By Nicki Escudero
By Amy Silverman
By Brian Palmer
By Chris Parker
By Troy Farah
By Lauren Wise
By Lauren Wise
Soon after, former Matador executive Johan Kugelberg offered to produce an all-covers album in Los Angeles, using Beck's rhythm section. Eitzel jumped at the chance, recording tunes like Liberace's "I'll Be Seeing You" ("The Billie Holiday version," he swears), Curtis Mayfield's "Move On Up," and a couple of songs Elvis covered, "Snowbird" and "Help Me Make It Through the Night." Eitzel sent the semicomplete demos for both albums to various labels, but no one showed much interest. Matador co-owner Chris Lombardi remembers: "Mark wanted a big-budget covers record, and we didn't want to put that out. It wasn't Mark being Mark -- that's what we liked."
Eitzel understands why no one bit. "I don't blame them, because [the demos] weren't completed," he says. "They were these half-assed, unfinished things. I wasn't happy with them either."
So he put together a band featuring ex-AMC guitarist Vudi, ex-Kinetics keyboardist Marc Capelle and bassist Kristin Sobditch, recorded more demos, and sent them out. The only person who showed interest in funding completed versions was Jason Carmer, who had just made a mint producing Third Eye Blind. "Jason said, 'I'll do it and I'll pay for it because I have all this extra money and I need a tax write-off,'" Eitzel recalls. When Carmer had to excuse himself to work on other projects in December 1999, Eitzel decided to buy a computer, teach himself ProTools, and finish the album himself.
"I was never the boss in the studio, and now I am," Eitzel says. "In American Music Club, it was Vudi. In Silver Lining, I was the boss but I was a bad boss. For Caught in a Trap, the boss was money -- I didn't have any."
On The Invisible Man, Eitzel is thoroughly in charge. He plays most of the instruments and did all of the editing. He remixed a few of the previous demos and rerecorded several older songs, such as his first overtly gay number, "Steve I Always Knew." Stepping out on his own, he's come up with his strongest solo album to date -- a record that walks the line between the stubborn clamor of AMC and the attempted commerciality of his later work.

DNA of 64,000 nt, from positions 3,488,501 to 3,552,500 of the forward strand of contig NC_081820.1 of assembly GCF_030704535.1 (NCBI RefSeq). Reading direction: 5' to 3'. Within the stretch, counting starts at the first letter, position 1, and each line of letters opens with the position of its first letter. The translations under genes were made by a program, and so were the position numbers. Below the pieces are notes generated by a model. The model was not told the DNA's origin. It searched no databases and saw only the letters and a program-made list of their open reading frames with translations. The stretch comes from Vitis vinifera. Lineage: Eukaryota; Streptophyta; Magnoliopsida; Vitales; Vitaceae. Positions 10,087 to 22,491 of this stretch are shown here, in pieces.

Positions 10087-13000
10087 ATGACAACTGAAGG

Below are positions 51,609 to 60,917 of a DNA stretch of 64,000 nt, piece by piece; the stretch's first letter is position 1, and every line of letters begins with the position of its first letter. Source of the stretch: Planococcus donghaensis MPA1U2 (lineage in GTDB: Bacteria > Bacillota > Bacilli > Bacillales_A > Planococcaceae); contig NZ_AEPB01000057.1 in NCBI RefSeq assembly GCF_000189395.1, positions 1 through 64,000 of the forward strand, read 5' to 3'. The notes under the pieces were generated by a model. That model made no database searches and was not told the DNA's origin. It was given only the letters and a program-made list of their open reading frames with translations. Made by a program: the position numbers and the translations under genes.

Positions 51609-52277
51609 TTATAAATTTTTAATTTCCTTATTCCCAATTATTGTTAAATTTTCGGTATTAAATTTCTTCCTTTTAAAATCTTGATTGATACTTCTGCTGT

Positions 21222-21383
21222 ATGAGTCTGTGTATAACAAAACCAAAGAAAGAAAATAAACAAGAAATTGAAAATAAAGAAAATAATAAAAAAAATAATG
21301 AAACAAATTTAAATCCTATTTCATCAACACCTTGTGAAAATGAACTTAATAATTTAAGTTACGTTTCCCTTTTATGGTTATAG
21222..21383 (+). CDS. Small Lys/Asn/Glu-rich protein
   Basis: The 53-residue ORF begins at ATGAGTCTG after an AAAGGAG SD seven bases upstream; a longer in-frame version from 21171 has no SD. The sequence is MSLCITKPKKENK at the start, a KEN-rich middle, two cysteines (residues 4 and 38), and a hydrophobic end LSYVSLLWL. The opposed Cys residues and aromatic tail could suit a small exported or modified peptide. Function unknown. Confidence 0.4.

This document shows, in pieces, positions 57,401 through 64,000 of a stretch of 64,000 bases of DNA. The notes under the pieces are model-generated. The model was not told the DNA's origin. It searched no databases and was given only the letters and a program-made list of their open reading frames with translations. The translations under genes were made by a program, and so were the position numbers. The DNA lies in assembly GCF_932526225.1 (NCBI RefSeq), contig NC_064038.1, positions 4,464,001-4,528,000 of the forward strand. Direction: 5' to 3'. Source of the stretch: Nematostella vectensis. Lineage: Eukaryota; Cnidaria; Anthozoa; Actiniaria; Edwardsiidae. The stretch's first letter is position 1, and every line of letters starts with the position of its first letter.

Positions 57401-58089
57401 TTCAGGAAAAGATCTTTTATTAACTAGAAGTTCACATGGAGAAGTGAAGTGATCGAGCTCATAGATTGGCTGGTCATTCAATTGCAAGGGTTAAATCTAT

"I thought it was terrific and refreshing," Lombardi says, describing his early impressions of the new record. "It's a departure but it's also a return to the Warner Bros. period [of AMC's Mercuryand San Francisco]."
At first listen, the looped samples, syncopated drum beats and synthesizer washes may seem wholly unsuited to Eitzel's gnarled voice and lyrics. Upon repeated listens, the disco thumps and synth swirls of "The Boy With the Hammer in the Paper Bag" fit snugly against Eitzel's tale of an illegal Mission District nightclub with drunks tap-dancing to Midnight Cowboy. "Steve" features a groovy sitar loop, and "Bitterness" floats on a bossa nova beat and a slithering synth part. Instead of sounding gratuitous, the electronic colorings add to the distinctiveness of the songs.
It helps that Eitzel's at his most restrained, like a teacher who realizes he can get the attention of his students better by whispering. "I wanted to do away with the histrionic bullshit, away with the melancholy everything," he says. "I stopped writing melancholy songs about my life. I had to. I don't know if that's because I'm just getting older or I need to find joy in my life."
On The Invisible Man, Eitzel sounds like he has something to live for. While the album includes a fair share of numbers about loss -- "Anything" is the latest in a long line of songs about his now-deceased ex-girlfriend Kathleen Burns -- there are also hopeful tunes like "Seeing-Eye Dog" and "Can You See?". The breezy "Christian Science Reading Room" is Eitzel at his most surreal and charming, as he relates how he once got so high that he thought he'd become a Christian Scientist. "Proclaim Your Joy" is a fluffy bit of pop riffage that recalls early Bruce Springsteen, both in its buoyant word-salad-ness and in the fact that it took five minutes to write. (When Springsteen wrote the songs for Born in the U.S.A., his manager didn't hear a hit; he went back into his room and spat out the title tune in a couple of minutes.)
The biggest irony of the album is that its electronic sound may appeal more to Everything But the Girl's audience than to Eitzel's own fans. "Fine, good, I'm glad! Because they buy shit," Eitzel says. Then he pauses. "Urban Outfitters or not, I'm pretty proud of this record. I'm proud of having learned how to do this."
Eitzel will get to see how the record fares during his current summer tour. In order to re-create the album's electronic sound when playing live, he's put together a group with Sobditch on bass, Brian Gregory on pedal steel, and Tipsy's Andrew Plourde on samples.
"With solo touring you can make a lot of money," he says. "But there's a real graveyard for songwriters that play solo acoustic; it's very much like the elephant graveyard, and I don't want to go there."